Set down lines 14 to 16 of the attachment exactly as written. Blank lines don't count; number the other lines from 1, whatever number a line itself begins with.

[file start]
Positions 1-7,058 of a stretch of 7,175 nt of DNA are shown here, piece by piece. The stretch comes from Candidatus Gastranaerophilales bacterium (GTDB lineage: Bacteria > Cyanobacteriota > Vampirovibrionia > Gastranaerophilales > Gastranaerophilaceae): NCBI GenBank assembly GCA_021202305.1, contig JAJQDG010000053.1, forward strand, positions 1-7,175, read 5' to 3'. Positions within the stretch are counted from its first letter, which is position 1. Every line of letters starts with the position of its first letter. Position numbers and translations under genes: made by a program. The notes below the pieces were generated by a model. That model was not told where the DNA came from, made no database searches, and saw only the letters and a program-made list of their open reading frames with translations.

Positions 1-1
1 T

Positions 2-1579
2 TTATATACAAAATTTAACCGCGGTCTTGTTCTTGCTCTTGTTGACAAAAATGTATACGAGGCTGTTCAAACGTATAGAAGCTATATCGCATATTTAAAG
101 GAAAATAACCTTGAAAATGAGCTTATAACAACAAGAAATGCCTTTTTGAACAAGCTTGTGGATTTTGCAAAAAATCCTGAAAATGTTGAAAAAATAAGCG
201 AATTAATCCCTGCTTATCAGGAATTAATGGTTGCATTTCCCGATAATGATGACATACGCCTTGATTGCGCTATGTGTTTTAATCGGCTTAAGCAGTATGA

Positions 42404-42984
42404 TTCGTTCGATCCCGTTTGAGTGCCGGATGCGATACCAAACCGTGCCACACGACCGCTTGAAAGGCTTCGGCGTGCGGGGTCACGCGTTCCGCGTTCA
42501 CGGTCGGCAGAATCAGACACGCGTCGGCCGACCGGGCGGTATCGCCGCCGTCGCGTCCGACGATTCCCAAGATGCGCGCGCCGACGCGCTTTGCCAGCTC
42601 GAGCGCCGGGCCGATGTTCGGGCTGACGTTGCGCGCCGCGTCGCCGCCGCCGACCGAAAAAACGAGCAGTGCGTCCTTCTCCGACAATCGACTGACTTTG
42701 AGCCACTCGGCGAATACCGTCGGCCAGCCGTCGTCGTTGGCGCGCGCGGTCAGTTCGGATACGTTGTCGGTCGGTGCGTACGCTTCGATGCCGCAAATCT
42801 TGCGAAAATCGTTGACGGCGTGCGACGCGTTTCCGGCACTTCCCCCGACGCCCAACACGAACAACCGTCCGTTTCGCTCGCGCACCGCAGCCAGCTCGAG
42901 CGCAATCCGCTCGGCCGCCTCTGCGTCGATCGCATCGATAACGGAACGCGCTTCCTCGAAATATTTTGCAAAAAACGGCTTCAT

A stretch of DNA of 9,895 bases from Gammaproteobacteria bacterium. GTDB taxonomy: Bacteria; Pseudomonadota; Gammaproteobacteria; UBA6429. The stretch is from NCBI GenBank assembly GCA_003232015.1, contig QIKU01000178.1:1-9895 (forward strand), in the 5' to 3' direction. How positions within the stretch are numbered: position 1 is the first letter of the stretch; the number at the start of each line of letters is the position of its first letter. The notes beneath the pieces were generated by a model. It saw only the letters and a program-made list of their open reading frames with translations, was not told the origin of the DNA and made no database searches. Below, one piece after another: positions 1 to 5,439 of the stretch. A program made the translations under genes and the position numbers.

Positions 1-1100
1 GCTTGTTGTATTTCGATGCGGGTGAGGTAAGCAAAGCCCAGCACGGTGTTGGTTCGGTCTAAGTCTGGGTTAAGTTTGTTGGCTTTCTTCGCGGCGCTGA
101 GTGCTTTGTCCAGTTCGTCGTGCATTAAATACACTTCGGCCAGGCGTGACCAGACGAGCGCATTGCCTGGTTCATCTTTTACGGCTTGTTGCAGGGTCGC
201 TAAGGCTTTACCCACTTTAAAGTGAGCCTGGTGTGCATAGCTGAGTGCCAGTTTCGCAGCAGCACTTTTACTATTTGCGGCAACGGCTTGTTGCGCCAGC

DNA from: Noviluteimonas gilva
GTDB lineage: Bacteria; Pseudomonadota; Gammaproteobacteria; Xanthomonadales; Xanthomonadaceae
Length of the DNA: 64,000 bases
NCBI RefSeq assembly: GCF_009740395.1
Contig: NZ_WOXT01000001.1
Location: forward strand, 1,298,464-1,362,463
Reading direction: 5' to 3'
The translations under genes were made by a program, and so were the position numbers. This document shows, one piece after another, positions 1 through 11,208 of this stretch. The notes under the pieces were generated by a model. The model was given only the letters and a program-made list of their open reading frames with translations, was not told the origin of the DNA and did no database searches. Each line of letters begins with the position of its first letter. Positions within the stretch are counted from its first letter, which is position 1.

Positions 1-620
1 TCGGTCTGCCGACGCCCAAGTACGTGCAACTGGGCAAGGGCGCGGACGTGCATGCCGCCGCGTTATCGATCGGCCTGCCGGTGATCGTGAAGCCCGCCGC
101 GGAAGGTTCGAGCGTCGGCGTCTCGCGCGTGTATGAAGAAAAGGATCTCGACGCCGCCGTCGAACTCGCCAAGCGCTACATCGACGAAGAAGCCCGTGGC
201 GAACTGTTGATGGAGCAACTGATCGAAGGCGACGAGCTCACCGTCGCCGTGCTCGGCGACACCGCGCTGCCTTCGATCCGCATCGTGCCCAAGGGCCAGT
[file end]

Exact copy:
42901 CGCAATCCGCTCGGCCGCCTCTGCGTCGATCGCATCGATAACGGAACGCGCTTCCTCGAAATATTTTGCAAAAAACGGCTTCAT

A stretch of DNA of 9,895 bases from Gammaproteobacteria bacterium. GTDB taxonomy: Bacteria; Pseudomonadota; Gammaproteobacteria; UBA6429. The stretch is from NCBI GenBank assembly GCA_003232015.1, contig QIKU01000178.1:1-9895 (forward strand), in the 5' to 3' direction. How positions within the stretch are numbered: position 1 is the first letter of the stretch; the number at the start of each line of letters is the position of its first letter. The notes beneath the pieces were generated by a model. It saw only the letters and a program-made list of their open reading frames with translations, was not told the origin of the DNA and made no database searches. Below, one piece after another: positions 1 to 5,439 of the stretch. A program made the translations under genes and the position numbers.

Positions 1-1100